This year we and the DOB were asked to warm up the crowd with three laps of Vincent St prior to the main parade going through, and were then asked back for yet a couple of extra laps. Five laps of riding at about 10km/h left me with a very sore clutch hand (lucky I’m right-handed!) and the CBR with a temperature gauge hovering around the 104C mark.
In previous years we have delighted the crowds by having one of our vehicles vent clouds of black or white-coloured gases into the atmosphere. For 2010, Rolf presented his 22 year old GSXR1100 with its delightfully imprecise carburetion generating great clouds of black smoke (particles of which Moff occasionally still coughs up every now then). Then in 2011, we had Michael W’s ZX9R overheat and generate great clouds of white steam. Had we kept this up, MMT may one day have been asked by the Vatican to announce the selection of the next Pope. Alas, there were no smoke signals this year…
After the parade, most went down to the ChillOut Carnival. A little group of six – myself, Brett, Pete Ho and Tim, Fab and Arron – reunited at 1:30 to continue riding. We headed up the easy curves of the A300 to Castlemaine where we stopped in for lunch (for those who hadn’t already eaten while in Daylesford, or for those who like me think that lunch is such a wonderful thing you shouldn’t just stop at having it only once per day!)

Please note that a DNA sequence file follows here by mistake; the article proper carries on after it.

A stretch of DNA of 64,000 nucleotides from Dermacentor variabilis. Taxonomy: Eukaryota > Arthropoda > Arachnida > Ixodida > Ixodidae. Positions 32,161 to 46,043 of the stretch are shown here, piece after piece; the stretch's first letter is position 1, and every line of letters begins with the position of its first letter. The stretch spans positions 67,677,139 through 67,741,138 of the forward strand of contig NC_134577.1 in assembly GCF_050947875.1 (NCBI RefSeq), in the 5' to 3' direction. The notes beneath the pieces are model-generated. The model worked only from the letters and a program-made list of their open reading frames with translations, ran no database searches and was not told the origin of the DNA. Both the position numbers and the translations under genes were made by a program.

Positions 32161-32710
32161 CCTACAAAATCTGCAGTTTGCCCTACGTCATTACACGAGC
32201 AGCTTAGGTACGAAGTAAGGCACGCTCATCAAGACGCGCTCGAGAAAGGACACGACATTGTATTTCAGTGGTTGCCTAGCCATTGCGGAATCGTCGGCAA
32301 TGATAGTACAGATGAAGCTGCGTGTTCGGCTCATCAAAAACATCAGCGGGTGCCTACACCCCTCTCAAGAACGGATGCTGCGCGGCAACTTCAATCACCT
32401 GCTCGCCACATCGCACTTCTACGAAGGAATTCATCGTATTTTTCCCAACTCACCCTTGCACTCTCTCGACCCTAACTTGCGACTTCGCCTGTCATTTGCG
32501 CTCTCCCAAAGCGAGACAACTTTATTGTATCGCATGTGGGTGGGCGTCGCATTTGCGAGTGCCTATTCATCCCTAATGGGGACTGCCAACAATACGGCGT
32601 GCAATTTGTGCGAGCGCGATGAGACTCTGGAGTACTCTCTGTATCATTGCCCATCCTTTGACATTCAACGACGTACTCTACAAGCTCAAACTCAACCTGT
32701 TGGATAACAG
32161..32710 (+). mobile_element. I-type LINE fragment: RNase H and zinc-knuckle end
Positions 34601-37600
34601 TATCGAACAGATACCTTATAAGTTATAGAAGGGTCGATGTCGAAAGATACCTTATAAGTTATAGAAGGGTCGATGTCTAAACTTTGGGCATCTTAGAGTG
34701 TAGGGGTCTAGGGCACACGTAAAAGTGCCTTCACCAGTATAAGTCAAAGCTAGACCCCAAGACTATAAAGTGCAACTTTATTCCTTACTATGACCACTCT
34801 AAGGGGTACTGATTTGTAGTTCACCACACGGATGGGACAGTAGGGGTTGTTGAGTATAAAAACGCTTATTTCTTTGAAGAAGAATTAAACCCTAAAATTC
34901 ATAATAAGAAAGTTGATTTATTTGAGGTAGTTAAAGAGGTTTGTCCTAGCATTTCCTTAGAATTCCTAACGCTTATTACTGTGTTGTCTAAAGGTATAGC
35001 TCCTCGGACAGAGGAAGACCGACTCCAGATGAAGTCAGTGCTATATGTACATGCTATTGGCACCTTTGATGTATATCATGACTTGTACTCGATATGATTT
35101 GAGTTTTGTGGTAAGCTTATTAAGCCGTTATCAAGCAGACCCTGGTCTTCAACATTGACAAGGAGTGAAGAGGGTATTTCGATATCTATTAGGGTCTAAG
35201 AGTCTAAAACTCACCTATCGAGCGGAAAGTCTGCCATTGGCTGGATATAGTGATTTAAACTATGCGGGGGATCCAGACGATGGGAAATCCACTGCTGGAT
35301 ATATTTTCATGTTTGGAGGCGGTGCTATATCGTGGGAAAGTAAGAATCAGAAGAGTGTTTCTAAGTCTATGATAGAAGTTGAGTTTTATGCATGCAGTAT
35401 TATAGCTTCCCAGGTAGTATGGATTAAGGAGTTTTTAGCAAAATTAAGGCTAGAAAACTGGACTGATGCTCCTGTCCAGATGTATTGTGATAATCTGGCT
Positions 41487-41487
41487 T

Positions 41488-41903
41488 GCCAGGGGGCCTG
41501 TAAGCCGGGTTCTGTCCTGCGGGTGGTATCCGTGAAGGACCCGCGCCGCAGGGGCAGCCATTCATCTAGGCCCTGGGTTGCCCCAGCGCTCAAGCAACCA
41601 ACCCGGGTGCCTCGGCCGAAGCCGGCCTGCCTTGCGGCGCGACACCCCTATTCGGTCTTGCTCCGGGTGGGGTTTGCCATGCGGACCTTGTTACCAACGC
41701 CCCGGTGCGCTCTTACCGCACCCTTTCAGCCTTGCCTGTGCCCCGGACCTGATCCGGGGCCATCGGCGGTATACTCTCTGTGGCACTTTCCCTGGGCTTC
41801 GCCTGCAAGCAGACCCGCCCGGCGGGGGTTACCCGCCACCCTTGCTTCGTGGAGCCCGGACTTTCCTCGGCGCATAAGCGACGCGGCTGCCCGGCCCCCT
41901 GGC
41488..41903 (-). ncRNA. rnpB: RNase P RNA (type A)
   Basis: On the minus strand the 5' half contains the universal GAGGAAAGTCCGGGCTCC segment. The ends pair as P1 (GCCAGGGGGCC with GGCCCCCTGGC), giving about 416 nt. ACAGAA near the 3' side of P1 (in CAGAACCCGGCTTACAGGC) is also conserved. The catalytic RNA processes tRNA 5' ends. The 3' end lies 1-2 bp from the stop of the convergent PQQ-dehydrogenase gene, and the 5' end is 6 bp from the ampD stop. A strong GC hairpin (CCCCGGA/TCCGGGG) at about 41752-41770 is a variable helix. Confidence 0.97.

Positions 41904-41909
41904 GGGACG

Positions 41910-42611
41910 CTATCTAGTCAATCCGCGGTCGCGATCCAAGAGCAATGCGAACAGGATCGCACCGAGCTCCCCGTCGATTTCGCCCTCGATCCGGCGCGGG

We refuelled in Chewton, where I managed to pay for three other people’s fuel as well as my own. We hopped onto our bikes and Arron then started his in expectation of imminent departure. I asked him to please turn off the engine and advised that although it LOOKED like we were ready to go, in reality Peter Ho hadn’t yet paid for his petrol or put on his helmet, and I further explained that typically just when you think he’s finally ready to go, Peter will suddenly decide that his gear bag needs opening and re-sorting. Sure enough, right on cue, Peter headed from the cashier straight to the rest room and then when he finally made it to his bike, opened the gear bag to rearrange things!